'The Progres of Steam', 1829.
© Science Museum / Science & Society Picture Library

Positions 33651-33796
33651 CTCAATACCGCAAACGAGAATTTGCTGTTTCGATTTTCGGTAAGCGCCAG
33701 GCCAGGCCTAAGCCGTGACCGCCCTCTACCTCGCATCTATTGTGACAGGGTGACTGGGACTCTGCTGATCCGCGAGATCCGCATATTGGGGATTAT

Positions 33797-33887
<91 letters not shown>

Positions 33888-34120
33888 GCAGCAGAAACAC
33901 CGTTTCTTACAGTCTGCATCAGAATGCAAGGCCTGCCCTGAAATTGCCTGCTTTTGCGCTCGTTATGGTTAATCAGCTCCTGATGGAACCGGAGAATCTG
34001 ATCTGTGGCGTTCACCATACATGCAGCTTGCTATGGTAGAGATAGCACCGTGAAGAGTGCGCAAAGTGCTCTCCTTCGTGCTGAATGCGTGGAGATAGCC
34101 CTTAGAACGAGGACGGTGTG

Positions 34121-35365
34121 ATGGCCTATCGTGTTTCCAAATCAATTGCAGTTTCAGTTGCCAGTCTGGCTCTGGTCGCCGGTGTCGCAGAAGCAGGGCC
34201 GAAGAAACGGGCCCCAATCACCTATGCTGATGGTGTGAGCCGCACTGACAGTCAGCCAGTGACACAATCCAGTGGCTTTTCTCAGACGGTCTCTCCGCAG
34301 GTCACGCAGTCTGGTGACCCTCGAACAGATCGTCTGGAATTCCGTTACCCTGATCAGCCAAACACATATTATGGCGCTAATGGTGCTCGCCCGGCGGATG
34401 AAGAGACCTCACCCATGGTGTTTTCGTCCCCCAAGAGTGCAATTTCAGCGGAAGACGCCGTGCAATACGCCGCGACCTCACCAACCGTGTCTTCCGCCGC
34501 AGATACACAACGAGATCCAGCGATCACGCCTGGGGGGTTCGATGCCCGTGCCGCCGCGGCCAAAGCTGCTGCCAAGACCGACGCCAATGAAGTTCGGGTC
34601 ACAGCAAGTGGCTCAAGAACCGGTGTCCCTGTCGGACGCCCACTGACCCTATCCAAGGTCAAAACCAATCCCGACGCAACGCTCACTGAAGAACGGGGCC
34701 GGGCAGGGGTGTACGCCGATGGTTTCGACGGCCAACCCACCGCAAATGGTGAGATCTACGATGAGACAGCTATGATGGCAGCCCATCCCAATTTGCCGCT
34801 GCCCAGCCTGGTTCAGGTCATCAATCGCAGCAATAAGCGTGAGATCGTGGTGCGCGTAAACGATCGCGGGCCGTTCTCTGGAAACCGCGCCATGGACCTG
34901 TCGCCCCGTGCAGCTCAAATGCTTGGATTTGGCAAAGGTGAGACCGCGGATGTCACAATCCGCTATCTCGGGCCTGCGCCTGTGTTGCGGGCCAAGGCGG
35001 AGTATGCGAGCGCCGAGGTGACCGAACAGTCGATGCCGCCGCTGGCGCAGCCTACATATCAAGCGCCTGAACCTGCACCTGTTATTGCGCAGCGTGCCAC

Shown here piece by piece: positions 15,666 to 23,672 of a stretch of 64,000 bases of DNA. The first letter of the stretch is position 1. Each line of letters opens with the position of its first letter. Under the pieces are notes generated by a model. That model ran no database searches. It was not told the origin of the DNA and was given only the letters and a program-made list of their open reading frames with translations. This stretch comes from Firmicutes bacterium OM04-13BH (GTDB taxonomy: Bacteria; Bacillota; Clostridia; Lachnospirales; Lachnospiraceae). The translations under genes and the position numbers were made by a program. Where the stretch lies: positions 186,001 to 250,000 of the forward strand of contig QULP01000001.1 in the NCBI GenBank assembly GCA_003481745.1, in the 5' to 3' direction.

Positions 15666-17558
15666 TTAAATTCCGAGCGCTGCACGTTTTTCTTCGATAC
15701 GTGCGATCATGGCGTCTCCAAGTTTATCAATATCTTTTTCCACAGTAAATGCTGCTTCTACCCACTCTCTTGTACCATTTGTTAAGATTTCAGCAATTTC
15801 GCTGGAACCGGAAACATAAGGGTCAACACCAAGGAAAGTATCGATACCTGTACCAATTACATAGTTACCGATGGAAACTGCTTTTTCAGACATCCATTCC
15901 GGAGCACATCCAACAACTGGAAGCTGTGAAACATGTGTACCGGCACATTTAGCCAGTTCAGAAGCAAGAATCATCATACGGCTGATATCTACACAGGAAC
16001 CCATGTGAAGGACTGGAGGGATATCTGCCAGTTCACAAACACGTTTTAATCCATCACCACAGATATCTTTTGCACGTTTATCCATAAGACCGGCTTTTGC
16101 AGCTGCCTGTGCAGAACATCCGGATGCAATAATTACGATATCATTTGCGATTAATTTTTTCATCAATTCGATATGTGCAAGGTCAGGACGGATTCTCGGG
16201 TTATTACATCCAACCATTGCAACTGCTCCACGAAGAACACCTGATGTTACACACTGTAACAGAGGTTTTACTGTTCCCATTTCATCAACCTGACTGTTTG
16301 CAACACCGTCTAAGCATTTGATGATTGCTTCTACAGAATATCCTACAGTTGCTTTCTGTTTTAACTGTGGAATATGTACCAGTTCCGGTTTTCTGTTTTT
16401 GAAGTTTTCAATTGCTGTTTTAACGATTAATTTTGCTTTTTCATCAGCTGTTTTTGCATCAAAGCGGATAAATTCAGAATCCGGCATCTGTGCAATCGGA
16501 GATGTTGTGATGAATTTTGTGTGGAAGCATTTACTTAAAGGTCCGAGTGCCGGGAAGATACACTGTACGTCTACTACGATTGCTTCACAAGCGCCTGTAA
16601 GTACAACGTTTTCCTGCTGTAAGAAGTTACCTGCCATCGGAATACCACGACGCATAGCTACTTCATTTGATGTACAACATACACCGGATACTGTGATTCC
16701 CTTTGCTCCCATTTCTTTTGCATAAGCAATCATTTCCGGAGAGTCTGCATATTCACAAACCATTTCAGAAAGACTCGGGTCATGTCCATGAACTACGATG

Coloured etching by Henry Thomas Alken, published by S & J Fuller of London, satirising steam-powered transport. It shows a dandified gentleman driving a steam-powered three-wheeled contraption which is covering two flamboyantly dresed women in exhaust fumes. At this time steam-powered travel still remained an unreliable fad to most people. When Sir Goldsworthy Gurney introduced steam-powered pasenger coaching services in the 1820s, it was very much in the interests of the powerful horse-drawn coach operators to encourage this negative view of steam propulsion. By placing physical obstructions on the roads and persuading the government to impose heavy tolls they drove the steam coach operators out of busines.